Highly sensitive person and proud of it
Written by listed counsellor/psychotherapist: Lyn Reed, MBACP (Registered), Ad.Prof Dip.PC, Dip.PC, B.A., M.A., Adv.Dip.CQSW
19th July, 20150 Comments
One of the tempting things to do when we find ourselves labelled as 'over sensitive' (subtext being 'pull yourself together - I was only joking!') is to be a people pleaser. It feels easier to go along with the person who is doing the labelling for fear of reinforcing the label. But deep down, it can feel like yet another set back.
This feeling can apply to the relationship we have with our therapist as well as the therapeutic process itself.
As with any significant relationship, the therapeutic one needs to be large enough so that we feel safe and at ease with our own sensitivities, anxieties and worries. It may also need to start slowly. So it can be a good idea to take some time before committing.
Once therapy starts, appreciate that on occasions it will be hard work and uncomfortable at times.
Identifying emotions and feelings from a person from your past and transferring them (or not) on to your therapist is only one example of all kinds of inexplicable forces at work.
At times like these, it can be useful to remind yourself that in therapy you are telling your unconscious mind that it is okay to express and reveal your thoughts and feelings.
Sometimes therapy just gets too emotionally overwhelming - and if this happens it is a good idea to have a discussion with your therapist as how this can be changed. Sometimes a break is needed. This can speed up your progress even if it appears to be slowing it down. Perhaps some sessions need to be calm, reflective and (dare I say it) - superficial. After all, there is only so much intensity HSPs can take.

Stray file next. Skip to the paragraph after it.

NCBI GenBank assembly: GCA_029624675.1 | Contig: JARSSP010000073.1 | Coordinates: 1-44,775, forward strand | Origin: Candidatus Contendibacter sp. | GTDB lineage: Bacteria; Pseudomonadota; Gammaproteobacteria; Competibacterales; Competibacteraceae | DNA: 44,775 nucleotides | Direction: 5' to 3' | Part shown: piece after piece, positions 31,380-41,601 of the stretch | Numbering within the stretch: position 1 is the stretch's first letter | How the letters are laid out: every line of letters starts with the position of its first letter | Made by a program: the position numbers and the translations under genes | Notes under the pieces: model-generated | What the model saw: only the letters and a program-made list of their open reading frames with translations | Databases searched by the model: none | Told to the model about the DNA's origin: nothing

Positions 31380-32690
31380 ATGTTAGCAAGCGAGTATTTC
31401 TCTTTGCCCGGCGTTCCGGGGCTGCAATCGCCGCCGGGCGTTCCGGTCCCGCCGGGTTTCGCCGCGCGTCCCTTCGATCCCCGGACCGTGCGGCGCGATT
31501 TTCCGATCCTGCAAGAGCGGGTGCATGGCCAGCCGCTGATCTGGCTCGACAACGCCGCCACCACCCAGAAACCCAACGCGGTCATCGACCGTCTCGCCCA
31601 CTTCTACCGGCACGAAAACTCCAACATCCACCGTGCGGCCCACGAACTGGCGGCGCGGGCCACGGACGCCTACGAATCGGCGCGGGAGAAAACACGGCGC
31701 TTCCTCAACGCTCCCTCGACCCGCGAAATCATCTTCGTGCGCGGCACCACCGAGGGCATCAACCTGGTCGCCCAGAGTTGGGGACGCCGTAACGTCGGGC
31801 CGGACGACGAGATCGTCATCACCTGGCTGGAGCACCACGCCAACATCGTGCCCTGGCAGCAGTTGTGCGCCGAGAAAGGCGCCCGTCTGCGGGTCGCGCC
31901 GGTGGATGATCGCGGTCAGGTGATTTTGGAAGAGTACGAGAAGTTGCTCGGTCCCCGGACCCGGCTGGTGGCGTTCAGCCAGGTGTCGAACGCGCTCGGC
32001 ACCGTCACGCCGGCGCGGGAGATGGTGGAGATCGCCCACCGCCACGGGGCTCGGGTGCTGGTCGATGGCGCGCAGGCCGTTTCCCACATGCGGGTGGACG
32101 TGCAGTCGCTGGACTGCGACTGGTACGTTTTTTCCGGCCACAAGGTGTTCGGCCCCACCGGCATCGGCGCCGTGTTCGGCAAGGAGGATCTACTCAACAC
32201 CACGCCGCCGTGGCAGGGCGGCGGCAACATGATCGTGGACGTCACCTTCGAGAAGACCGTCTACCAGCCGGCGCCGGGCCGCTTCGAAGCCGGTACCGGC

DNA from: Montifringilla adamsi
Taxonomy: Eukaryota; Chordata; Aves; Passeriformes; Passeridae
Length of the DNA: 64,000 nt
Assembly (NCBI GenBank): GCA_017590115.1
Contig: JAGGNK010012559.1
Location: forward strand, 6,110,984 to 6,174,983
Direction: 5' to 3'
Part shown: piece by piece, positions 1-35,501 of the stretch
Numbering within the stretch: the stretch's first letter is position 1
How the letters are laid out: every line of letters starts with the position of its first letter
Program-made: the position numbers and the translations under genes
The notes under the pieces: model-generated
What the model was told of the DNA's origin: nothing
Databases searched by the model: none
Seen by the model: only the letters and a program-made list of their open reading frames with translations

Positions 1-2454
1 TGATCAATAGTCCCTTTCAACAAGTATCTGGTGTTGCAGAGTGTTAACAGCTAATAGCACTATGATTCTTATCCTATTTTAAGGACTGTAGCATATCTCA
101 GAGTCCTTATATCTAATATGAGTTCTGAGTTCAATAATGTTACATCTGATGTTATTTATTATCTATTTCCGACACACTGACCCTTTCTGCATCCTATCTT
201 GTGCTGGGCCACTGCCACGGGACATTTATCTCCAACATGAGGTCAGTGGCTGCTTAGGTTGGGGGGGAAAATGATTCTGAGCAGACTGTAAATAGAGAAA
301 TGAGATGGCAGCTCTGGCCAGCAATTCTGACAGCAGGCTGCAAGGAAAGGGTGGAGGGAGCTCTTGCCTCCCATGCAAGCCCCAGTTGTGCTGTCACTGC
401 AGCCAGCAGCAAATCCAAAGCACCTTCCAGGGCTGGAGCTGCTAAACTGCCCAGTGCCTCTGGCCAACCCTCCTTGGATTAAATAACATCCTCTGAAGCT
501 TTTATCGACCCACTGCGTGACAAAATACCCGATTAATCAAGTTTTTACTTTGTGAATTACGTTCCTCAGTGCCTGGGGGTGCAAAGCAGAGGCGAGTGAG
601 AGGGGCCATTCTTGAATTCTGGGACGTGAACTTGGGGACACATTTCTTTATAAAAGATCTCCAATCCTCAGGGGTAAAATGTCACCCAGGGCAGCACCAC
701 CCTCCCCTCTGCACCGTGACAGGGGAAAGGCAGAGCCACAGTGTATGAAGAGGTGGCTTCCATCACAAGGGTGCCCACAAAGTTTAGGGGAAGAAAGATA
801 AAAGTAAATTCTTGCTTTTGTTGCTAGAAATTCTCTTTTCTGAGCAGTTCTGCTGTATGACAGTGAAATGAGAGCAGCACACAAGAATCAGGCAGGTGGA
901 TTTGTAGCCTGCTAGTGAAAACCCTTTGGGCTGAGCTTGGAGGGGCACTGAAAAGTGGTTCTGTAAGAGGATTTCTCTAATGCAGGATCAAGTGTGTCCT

I believe that therapy is a collection of paths towards wisdom and wholeness - an opportunity to learn about our inner selves. I also believe that a HSP who has had a trouble childhood, therapy is probably key aspect to recovery.
Therapy can require working in depth. Others may feel lost in such a place but this is where the HSP feels most at home.
HSPs can travel through such terrain with their own thoughts and happily carry with them anything useful - books, courses, relationships, interests, words, music. Somehow they become companions with professionals and lay people alike who they discover along their journey.
For the HSP this is a special place that sometimes others cannot appreciate.
Yet it can be a good place to be.
So don't let society's attitudes keep you away from it. Stay with it even if it becomes the latest 'hot topic' or the butt of jokes. It's your escape as well as your safe place.
About the author
I am a qualified and experienced counsellor/psychotherapist offering a professional and confidential service to those who want to improve their emotional well-being. Together we can work together to make sense of the world and your place within it. The future can be approached with renewed confidence, self-belief and inner strength.
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